Ohio Quadruplets Who All Graduated from Yale Say They Were Able to Carve Their 'Own Paths' at Ivy

Aaron, Nick, Nigel and Zach Wade graduated together from Yale University last month

When quadruplets Aaron, Nick, Zach and Nigel Wade left their Ohio suburb to attend Yale University together in 2017, the brothers hoped that they'd be able to further their education not as the headline-grabbing Wade Quads, but as individual people.

Now, with four years and multiple degrees under their belts, the siblings, 22, tell PEOPLE that that's exactly what they did — though the occasional campus run-in was welcomed.

"In high school, we all knew the same people. So in a sense, that didn't allow us to divert as much as we might've wanted to," says Nick. "But in college, because there's so many different types of people, and we had so many different diverse interests, I think we were able to carve our paths in our own way."

The Wade brothers graduated from Yale in May, celebrating afterwards at a local New Haven pizza joint with their parents, and with a graduation party at the home of a family friend.

Wade quads graduate
Nigel, Zach, Nick and Aaron Wade. Reina Bonta
Wade quads graduate
Aaron, Nick, Zach and Nigel Wade. Reina Bonta

Aaron wrapped up his college career with a double major in computer science and psychology, while Nick received a degree in political science, with a minor in Arabic. Zach double majored in chemical engineering and economics, while Nigel got his degree in molecular, cellular and developmental biology.

It's those wide-ranging interests that the siblings say allowed them to construct identities of their own on campus — in fact, in four years, they only overlapped in class once, with Aaron and Nigel finding themselves in the same 2,000-person psychology lecture.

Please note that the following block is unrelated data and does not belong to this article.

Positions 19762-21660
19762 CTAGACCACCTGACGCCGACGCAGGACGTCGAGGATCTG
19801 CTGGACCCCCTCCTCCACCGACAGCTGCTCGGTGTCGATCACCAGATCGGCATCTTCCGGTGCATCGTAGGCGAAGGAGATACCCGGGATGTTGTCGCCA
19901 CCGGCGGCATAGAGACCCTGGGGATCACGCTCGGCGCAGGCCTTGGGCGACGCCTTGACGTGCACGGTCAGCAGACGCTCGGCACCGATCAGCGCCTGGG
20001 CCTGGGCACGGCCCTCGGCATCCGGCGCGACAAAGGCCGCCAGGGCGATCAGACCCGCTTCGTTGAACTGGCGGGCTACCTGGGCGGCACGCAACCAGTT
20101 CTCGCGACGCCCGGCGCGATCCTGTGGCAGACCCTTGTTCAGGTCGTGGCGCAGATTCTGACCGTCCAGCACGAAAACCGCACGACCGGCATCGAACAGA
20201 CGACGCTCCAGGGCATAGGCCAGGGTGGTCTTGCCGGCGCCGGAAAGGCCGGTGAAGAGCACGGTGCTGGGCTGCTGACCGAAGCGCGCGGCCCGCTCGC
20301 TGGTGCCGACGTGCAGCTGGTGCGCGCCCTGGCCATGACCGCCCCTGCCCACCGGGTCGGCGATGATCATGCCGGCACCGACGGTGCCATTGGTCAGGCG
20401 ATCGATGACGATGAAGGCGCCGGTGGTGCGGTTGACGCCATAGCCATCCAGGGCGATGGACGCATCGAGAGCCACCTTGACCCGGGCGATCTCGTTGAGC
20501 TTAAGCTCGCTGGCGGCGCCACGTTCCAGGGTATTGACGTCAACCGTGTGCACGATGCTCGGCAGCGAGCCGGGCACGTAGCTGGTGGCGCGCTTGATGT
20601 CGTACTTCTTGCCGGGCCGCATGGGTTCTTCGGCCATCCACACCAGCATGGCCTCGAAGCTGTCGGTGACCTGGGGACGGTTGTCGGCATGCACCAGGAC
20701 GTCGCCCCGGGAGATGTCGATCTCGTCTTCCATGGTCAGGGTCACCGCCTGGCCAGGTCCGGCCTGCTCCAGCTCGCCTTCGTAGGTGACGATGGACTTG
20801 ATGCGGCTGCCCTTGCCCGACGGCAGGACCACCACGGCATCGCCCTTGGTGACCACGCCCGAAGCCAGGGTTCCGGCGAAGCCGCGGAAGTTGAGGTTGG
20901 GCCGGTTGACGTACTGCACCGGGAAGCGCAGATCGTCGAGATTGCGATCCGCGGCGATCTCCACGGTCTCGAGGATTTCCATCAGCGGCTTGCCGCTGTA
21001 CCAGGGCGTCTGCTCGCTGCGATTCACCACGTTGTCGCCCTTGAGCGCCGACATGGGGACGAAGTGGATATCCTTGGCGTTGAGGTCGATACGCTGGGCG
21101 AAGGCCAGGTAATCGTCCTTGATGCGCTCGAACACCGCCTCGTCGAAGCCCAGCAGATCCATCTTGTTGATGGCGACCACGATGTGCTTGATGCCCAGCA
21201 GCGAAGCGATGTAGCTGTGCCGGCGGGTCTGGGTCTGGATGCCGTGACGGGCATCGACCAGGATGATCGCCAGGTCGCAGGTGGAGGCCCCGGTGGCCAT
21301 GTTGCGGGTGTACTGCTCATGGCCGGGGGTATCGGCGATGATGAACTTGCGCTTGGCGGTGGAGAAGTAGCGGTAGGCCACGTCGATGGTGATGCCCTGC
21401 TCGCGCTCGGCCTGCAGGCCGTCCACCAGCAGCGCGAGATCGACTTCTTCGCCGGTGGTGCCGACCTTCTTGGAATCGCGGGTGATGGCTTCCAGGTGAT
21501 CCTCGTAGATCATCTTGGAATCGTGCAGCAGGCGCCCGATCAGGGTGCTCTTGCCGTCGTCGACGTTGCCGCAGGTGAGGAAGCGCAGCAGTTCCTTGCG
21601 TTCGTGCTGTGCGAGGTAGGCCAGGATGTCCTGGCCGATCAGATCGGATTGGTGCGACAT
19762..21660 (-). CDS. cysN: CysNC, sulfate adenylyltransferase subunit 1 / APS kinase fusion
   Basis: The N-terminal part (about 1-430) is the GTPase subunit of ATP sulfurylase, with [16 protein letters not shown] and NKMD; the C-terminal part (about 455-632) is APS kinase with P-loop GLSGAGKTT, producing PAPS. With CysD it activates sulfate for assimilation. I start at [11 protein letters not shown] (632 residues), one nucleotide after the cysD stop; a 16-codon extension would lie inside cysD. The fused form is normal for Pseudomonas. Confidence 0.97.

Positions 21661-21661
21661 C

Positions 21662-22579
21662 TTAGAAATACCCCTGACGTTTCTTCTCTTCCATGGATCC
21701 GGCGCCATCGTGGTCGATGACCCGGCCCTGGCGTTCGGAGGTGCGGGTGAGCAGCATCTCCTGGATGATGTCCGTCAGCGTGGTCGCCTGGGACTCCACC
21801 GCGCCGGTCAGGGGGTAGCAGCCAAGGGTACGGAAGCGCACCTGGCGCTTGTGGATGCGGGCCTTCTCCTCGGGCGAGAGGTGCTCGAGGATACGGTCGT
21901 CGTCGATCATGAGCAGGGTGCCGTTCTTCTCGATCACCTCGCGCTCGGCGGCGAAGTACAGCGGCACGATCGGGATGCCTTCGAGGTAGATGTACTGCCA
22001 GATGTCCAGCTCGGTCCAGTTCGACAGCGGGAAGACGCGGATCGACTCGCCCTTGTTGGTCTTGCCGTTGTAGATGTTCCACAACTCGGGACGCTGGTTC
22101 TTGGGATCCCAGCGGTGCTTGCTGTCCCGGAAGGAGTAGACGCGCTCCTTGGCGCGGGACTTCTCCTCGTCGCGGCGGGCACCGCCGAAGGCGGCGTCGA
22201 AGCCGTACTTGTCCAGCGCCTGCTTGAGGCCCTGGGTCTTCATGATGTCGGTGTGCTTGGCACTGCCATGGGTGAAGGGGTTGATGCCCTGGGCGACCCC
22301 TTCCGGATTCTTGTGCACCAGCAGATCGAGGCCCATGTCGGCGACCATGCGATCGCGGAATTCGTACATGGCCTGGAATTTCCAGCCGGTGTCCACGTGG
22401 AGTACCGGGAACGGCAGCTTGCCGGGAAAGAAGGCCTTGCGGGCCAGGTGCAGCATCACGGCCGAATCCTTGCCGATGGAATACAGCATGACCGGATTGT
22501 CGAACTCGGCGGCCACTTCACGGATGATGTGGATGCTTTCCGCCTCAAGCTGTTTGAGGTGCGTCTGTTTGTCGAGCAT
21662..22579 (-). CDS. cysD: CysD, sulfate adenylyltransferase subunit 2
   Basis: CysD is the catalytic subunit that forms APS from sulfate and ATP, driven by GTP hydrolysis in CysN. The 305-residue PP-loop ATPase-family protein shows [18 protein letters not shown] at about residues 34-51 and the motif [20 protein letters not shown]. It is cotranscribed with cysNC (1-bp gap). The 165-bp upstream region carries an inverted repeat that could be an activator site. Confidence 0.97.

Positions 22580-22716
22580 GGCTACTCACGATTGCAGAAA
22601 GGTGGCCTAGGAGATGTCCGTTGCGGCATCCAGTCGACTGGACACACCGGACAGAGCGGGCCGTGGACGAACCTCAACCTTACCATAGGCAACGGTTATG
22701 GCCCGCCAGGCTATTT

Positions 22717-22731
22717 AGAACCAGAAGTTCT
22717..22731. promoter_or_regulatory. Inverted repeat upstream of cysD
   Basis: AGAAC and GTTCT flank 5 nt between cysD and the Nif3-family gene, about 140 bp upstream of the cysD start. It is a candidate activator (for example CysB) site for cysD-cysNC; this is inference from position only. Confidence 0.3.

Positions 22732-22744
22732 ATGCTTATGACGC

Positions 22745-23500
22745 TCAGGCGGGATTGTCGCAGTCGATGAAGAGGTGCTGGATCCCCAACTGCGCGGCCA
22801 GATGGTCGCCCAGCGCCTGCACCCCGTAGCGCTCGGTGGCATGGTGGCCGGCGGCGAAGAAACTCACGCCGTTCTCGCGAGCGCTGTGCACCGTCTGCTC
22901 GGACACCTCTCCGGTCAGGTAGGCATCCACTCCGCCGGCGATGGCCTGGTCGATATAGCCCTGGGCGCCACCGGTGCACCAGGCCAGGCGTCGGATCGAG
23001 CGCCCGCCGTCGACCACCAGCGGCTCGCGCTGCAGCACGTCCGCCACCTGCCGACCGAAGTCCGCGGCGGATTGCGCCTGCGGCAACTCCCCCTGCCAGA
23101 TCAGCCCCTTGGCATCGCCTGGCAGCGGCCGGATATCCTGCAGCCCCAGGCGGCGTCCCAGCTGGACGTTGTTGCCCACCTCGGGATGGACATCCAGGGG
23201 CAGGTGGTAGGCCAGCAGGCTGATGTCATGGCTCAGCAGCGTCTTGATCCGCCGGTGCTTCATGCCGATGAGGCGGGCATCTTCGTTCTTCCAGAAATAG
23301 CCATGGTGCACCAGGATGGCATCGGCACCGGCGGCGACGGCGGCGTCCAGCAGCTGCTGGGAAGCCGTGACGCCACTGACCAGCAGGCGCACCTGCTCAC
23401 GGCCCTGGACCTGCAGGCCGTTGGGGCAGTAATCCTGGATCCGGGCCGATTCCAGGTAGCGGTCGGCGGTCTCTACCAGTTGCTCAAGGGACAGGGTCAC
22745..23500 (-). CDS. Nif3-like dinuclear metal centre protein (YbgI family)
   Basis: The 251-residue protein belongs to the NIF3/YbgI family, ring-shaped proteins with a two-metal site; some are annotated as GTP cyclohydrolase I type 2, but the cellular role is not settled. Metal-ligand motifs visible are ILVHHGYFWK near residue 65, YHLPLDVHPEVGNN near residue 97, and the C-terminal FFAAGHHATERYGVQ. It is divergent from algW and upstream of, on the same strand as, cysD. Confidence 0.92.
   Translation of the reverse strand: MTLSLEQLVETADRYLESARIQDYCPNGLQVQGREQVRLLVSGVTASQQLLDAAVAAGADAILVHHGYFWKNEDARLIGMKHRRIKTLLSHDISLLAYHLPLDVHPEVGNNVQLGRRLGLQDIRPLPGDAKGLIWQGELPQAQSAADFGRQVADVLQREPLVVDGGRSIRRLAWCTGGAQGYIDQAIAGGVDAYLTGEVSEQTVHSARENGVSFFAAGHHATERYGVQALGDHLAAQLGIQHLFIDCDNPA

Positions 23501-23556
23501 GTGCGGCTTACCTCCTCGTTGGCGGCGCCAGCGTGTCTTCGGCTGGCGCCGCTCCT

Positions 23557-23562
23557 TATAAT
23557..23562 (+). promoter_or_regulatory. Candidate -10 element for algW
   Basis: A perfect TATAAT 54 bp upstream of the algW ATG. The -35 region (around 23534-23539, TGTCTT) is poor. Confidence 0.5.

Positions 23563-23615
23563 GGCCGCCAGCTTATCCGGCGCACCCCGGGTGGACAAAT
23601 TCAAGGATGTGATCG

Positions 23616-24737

"We grew up in this town where we had always existed as The Quads or the Wade brothers. But when we got to Yale, it was very much small fish in a big pond," says Aaron. "Nobody really knew who we were. I feel that when people met me at Yale, they met Aaron Wade, as opposed to one of the quadruplets."

Upon arriving at school, the siblings opted to be put into different residential colleges (Yale has 14 that are randomly assigned), and each dived into their own personal set of interests, making their own separate friends and only really seeing one another once or twice a semester.

Nick worked with refugees and immigrants, while Aaron got involved in the music scene as the musical director of a campus a cappella group. Zach, meanwhile, served as president of the National Society of Black Engineers.

Wade quads graduate
The Wade quadruplets. Courtesy Aaron Wade

"I wouldn't just be walking on the street and just be like, 'Oh hey, there's my brother,'" says Aaron. "When that happened, I would be shook. I'd be like, 'Oh my God, I completely forgot that you go to this school.'"

Still, the comfort of knowing that family was just a stone's throw away made their four years at the Ivy League school "feel more like home," says Nick.

"It's a safety net that you already always know is there, and you know you'll always have people to support you," adds Nigel. "There's probably no one else on the planet who understands me better than my brothers. You know that there's someone who's going to be in your corner."

Wade quads graduate
Nigel, Zach, Nick and Aaron Wade. Reina Bonta

Now that they've graduated, the brothers' years of living in the same zip code will be over; Nick is working at Goldman Sachs in New York City, while Nigel will stay in New Haven for a two-year research program in a Parkinson's disease lab before applying to medical school.

Zach, meanwhile, will soon move to San Francisco to do investment banking for Goldman Sachs, while Aaron — who had a ceremonial graduation with his brothers — will stick around for one more semester to do his senior thesis before graduating in December and moving to New York City to work for Google.

"For a long time, it felt like we were all a singular collective unit of a protagonist in the same show," says Aaron. "Now, oh my God. I just get to sit back and flip through the channels in each of my brother's lives and be like, 'Whoa, he's doing this and this.' It was just cool to brag like, 'Oh, I have three brothers, and they're all so smart and talented.'"

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